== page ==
At Odds with the Pitfalls of Gambling
BY ELLEN SCHMEDING
DIRECTOR, AGING & INDEPENDENCE SERVICES
of the numbers he picked came in. He had turned $1 into $500. That memory makes him smile. Then he talks about the time he won $5,000 at a local ca- sino on the same type of slot machine. His smile fades as he shares how he thought he could turn those winnings into $50,000, but instead lost it all.
“It felt really bad to walk out of there
with nothing,” he says.
Bob, 69, lives on Social Security and a small pension from General Dynam- ics. At one point, he thought he could supplement his income by gambling. But that hasn’t been in the cards for him. Instead, he had two months where he couldn’t pay his rent, relying on the kindness of friends to give him a loan.
He says that the best part of winning is being able to play longer. He has even gambled 24 hours straight.
Bob has experienced VIP treatment at the casinos. After winning streaks, he has been offered a limo to pick him up, free steak dinners, even cash in his account to tap into as he plays Keno.
“They have a way of making you feel like a big shot,” he says.
At one point not too long ago, Bob realized that he was on the brink of big trouble, however. He took $600 out of the ATM at a casino and lost it.
“I want to have fun with gambling, but I can’t afford to lose.”
Bob learned about a free treatment program for “problem gamblers” through the Union of Pan Asian Com- munities (UPAC) and funded by the
To Bob, gambling is more than the chance to make money. Gambling gives him excitement that he hasn’t found anywhere else, he says. The flip side of that thrill is how bad he feels when he loses, which comes much more often than the wins.
“I understand the extraordinary odds,” he admits. “It just sucks you in. Knowledge is not going to stop an addict. You’re not using your mind; you’re running on emotion. In fact, it’s nice not having to use my mind. I’m in my own world. A great escape.”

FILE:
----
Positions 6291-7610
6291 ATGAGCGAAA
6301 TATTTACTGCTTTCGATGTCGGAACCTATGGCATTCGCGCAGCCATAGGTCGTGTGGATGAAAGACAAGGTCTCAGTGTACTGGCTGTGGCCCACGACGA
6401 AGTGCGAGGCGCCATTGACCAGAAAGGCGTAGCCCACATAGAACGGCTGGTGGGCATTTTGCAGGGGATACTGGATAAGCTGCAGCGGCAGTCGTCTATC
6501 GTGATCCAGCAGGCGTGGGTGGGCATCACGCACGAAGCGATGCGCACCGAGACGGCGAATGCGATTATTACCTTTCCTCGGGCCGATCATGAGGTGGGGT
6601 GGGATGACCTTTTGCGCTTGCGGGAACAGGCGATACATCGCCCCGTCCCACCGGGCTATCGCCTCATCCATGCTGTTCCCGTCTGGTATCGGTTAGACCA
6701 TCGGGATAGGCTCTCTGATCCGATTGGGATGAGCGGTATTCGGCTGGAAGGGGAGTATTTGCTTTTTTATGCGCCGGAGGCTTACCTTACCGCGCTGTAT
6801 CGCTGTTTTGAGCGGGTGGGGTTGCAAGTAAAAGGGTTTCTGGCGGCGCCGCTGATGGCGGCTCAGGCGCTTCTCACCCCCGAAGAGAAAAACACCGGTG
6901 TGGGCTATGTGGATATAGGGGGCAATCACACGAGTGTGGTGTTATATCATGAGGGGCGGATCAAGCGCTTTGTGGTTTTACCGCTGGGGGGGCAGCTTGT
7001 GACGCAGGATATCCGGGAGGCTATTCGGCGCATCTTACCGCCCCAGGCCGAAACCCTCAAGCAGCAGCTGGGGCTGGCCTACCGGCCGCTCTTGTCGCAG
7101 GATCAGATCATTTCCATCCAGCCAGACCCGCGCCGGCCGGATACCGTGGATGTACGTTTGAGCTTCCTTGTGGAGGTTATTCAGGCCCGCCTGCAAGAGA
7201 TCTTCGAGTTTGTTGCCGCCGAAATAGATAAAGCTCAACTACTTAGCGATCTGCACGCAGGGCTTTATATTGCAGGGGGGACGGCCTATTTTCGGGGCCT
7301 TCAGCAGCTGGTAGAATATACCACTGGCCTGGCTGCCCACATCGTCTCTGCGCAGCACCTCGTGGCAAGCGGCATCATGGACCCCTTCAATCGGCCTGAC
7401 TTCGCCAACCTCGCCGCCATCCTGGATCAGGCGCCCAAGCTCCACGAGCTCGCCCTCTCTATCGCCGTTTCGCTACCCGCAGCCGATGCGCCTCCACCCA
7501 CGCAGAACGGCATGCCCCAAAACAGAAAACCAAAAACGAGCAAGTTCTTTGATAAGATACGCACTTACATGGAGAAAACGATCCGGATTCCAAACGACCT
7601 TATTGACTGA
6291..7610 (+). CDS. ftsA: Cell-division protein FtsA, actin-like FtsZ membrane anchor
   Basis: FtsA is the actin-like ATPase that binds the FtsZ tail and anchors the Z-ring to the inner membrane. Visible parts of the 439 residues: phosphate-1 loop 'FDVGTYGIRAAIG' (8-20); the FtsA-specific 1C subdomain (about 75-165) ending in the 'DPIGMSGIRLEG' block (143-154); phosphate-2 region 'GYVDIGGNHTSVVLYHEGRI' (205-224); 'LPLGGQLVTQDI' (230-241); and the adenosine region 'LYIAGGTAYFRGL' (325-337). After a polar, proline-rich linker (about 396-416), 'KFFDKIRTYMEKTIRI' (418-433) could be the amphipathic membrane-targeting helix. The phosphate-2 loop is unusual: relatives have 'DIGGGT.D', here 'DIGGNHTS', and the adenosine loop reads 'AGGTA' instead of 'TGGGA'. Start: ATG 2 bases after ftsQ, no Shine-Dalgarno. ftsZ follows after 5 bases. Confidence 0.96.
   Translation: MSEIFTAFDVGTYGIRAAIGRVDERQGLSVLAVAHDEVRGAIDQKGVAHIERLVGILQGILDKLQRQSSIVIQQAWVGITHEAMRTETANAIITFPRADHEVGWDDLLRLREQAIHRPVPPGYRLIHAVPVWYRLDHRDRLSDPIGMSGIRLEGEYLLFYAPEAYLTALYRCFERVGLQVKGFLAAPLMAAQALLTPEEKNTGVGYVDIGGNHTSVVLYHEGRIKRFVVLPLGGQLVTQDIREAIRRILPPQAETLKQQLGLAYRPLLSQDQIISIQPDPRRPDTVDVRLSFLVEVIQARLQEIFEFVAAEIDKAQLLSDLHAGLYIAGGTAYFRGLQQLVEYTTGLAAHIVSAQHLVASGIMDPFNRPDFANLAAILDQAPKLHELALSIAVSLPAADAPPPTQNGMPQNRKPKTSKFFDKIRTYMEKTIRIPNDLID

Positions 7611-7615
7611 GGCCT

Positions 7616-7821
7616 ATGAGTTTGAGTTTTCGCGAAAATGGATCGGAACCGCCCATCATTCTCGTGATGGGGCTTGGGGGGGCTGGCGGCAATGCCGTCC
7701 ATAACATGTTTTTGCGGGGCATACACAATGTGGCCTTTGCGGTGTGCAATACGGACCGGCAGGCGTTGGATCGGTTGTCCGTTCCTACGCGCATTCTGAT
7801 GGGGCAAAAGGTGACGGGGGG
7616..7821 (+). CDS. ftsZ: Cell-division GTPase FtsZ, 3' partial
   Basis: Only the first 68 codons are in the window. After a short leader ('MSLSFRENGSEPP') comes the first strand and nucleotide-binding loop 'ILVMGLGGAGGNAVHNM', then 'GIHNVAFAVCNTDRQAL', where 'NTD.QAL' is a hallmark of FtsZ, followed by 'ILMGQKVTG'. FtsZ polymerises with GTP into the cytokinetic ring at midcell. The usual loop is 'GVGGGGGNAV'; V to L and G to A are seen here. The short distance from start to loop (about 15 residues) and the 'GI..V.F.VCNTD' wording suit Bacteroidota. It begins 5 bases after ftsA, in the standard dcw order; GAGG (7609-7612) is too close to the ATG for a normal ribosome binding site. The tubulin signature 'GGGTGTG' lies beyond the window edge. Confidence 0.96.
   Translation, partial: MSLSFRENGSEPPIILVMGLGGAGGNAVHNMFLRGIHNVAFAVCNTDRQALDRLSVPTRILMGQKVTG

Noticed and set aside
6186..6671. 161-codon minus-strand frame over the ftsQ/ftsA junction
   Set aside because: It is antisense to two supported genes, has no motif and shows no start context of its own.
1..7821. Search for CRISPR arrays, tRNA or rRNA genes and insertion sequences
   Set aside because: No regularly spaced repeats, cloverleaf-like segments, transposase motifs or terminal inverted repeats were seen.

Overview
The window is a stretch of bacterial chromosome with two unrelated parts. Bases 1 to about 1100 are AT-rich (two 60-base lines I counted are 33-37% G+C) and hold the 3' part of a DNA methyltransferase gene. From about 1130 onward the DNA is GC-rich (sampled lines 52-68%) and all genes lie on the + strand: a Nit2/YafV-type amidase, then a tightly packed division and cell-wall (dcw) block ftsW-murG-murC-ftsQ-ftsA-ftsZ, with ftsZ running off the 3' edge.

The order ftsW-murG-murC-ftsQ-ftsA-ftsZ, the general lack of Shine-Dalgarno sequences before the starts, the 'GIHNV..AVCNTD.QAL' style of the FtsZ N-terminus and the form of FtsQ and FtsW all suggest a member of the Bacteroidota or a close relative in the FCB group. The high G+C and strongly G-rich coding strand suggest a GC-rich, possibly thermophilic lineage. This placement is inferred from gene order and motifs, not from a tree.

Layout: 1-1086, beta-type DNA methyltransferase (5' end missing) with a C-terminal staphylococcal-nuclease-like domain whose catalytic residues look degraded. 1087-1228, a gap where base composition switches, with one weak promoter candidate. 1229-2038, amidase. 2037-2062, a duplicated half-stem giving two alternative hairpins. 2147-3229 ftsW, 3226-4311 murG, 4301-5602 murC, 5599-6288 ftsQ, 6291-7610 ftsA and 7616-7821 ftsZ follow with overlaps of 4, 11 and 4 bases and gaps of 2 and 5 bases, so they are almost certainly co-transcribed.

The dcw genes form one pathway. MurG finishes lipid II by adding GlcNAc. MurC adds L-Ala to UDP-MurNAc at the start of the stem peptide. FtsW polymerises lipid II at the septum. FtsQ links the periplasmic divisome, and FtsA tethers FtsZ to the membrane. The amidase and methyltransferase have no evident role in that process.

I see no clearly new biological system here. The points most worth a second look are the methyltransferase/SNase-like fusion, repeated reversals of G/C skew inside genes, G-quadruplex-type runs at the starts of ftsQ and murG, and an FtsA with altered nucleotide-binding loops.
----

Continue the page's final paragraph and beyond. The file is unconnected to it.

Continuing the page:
California Office of Problem Gambling. He is now
receiving that help.
“Some of the seniors who come to our program are already broke,” says Sunnyo Pak, Program Director for Addiction Treatment and Recovery. “They’ve lost their life savings, their 401Ks, and some even their homes. Now instead of enjoying retirement, they’re struggling to get basic needs met.”
The treatment program involves nine hours a week of
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educational and process-group meetings, including one- on-one counseling with a licensed clinician, and care management. Treatment goes for 30 days, but additional treatment is available, if needed, Sunnyo says.
“It’s a horrible illness and it hits anybody,” she says. “It doesn’t matter your social, economic, educational or ethnic background.”
She says problem gambling is particularly tough on older adults with fixed incomes: “Those seniors can no longer recoup money they’ve lost; their assets are limited. Young people can still work, but for retirees, it’s hard.”
Fortunately, Sunnyo says they have seen positive results from the treatment: “Recovery is real and attainable. The majority of people who stick to the program succeed.”
Bob says he has made significant changes, but wants to continue with the psychotherapy. He still gambles, but feels less out of control with it. He plays Keno once a month, only takes $40 and he leaves his debit card at home. He had himself banned at one casino, so if he gambles there, all his winnings will be confiscated at the end of the night and put into a fund used to mitigate gambling- related problems.
One of his biggest goals is to pursue other activities, such as golf, that give him enjoyment.
“You have such high adrenalin (with gambling),” he says. “And loneliness and boredom are great motivators (to head to a casino). I want to find healthier ways to handle that.”
For more information about the UPAC Problem Gam- bling Services, call (619) 521-5720, ext. 313, or email: firstname.lastname@example.org.
SIGNS OF PROBLEM GAMBLING
• Thinking about gambling frequently.
• Difficulty stopping and irritability when attempt- ing to stop gambling.
• Needing to gamble more money to achieve the same excitement.
• Gambling to escape personal problems or un- comfortable feelings.
• Placing relationships in jeopardy because of gambling.
• Gambling more to make up for past losses.
• Lying to conceal how much money or time is spent gambling.
• Relying on others for “bail outs” when faced with financial difficulties.